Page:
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### Counting In Japanese

Counting In Japanese

Counting in Japanese is actually really easy. In order to count up to 99, all you need to know is the Japanese terms for 1 through 10.

 one ichi two ni three san four shi ( or yon) five go six roku seven shichi ( or nana) eight hachi nine kyu ten jyu

Above ten, we would say something to the effect of "10 and 2" to stand for "12". Therefore,

11 = "ten (and) one" = "jyu ichi"
12 = "ten (and) two" = "jyu ni"
13 = "ten (and) three" = "jyu san"
14 = "ten (and) four" = "jyu yon"
15 = "ten (and) five" = "jyu go"
16 = "ten (and) six" = "jyu roku"
17 = "ten (and) seven" = "jyu nana"
18 = "ten (and) eight" = "jyu hachi"
19 = "ten (and) nine" = "jyu kyu"

For numbers from 20 through 99, you would say something like "3 tens and 6" to mean "36". Therefore,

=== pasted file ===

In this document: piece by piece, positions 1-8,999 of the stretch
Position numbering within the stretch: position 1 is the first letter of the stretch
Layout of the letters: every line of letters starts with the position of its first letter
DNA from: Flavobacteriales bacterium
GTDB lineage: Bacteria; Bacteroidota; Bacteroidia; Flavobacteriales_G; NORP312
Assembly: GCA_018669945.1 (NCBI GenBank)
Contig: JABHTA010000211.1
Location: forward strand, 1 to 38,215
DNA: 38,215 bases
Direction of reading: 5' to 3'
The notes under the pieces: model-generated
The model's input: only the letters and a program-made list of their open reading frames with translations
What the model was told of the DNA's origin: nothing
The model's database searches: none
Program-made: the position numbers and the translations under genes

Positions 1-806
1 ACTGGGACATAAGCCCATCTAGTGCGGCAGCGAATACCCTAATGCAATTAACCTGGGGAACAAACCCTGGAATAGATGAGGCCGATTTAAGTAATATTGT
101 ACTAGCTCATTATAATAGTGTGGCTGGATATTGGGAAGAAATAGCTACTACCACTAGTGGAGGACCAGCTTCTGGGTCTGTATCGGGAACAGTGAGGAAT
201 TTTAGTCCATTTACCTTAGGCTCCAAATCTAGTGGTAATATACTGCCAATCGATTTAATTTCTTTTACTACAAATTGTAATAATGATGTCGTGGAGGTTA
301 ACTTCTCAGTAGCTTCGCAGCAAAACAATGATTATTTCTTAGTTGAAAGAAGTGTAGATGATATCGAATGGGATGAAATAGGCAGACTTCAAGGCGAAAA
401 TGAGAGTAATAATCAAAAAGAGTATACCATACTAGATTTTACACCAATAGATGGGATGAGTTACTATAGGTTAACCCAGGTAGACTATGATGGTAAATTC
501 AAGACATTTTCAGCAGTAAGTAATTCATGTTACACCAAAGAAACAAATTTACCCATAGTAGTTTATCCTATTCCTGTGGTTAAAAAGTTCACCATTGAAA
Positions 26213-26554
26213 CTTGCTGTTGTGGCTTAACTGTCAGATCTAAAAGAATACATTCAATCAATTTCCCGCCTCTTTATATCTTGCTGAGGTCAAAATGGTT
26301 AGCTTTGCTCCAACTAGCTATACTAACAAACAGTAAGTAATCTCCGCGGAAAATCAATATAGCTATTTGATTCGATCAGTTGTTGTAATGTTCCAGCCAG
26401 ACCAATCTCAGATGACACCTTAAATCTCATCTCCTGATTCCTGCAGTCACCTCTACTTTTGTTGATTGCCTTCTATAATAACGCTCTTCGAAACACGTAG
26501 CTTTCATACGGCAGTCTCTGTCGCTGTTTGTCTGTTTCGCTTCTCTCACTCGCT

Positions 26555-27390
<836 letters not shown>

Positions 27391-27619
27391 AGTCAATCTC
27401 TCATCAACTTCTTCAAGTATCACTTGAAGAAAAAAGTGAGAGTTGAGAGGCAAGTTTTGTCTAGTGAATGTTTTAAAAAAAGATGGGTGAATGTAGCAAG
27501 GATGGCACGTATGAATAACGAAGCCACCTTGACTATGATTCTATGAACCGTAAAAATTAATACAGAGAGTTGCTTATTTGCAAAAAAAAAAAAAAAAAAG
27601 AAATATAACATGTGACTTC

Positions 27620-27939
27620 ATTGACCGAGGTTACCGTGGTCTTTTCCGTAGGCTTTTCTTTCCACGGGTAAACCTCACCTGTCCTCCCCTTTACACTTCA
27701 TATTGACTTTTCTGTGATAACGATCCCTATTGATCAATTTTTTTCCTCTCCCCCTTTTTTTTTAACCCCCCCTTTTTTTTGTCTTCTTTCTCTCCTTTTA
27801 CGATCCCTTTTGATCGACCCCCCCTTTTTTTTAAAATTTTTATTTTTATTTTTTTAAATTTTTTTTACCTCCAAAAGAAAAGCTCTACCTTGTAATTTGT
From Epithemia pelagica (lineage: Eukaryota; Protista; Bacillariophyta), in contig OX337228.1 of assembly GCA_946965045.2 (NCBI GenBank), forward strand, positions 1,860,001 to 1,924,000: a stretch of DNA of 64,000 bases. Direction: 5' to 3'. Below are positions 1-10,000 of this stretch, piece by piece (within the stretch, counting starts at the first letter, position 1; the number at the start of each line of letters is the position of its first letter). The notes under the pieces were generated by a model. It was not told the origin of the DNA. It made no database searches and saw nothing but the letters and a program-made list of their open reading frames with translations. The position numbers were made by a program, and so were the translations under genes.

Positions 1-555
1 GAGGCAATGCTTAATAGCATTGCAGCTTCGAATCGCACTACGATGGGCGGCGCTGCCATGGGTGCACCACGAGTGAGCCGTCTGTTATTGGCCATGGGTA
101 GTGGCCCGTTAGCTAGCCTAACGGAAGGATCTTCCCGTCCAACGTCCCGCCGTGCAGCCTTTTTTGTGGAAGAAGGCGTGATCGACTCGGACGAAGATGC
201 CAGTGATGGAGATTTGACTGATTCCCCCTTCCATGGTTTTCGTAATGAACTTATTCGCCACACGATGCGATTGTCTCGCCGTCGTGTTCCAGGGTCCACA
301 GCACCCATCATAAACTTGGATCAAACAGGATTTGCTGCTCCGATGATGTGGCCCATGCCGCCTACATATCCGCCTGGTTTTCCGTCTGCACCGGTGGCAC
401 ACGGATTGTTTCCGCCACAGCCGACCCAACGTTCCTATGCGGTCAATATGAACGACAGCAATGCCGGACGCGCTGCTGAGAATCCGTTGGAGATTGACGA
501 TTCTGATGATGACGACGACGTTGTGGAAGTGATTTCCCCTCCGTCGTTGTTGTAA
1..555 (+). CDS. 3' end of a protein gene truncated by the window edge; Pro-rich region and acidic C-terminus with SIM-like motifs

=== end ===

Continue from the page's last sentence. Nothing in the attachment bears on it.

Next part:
36 = "3 tens and 6" = "san jyu roku"
43 = "4 tens and 3" = "yon jyu san"
71 = "7 tens and 1" = "nana jyu ichi"
99 = "9 tens and 9" = "kyu jyu kyu"

Counting higher is basically the same.

100 = "hyaku"
1000 = "sen"
10,000="man"

So,

101 is "hundred (and) one" = "hyaku ichi"
201 is "two hundred (and) one" = "ni hyaku ichi"
546 is "five hundred (and) four tens (and) six" = "go hyaku yon jyu roku"
3427 = "san zen yon hyaku ni jyu nana (or shichi)" (note that "sen" becomes "zen" after
a voiced consonant line "n")
23,456 = "ni man san zen yon hyaku go jyu roku"

Some anomalies:

Use "shi" for "four" only in the single digit column. So, you can use "shi" or "yon" in 3654, but use "yon" for 40, 400, 4000, etc.
Use "shichi" for "seven" only in the single digit column. So, you can use "shichi" or "nana" in 9607, but use "nana" for 70, 700, 7000, etc.

600 = "roppyaku" (not "rokyu hyaku")
800 = "happyaku" (not "hachi hyaku")
8000 = "hassen" (not "hachi sen")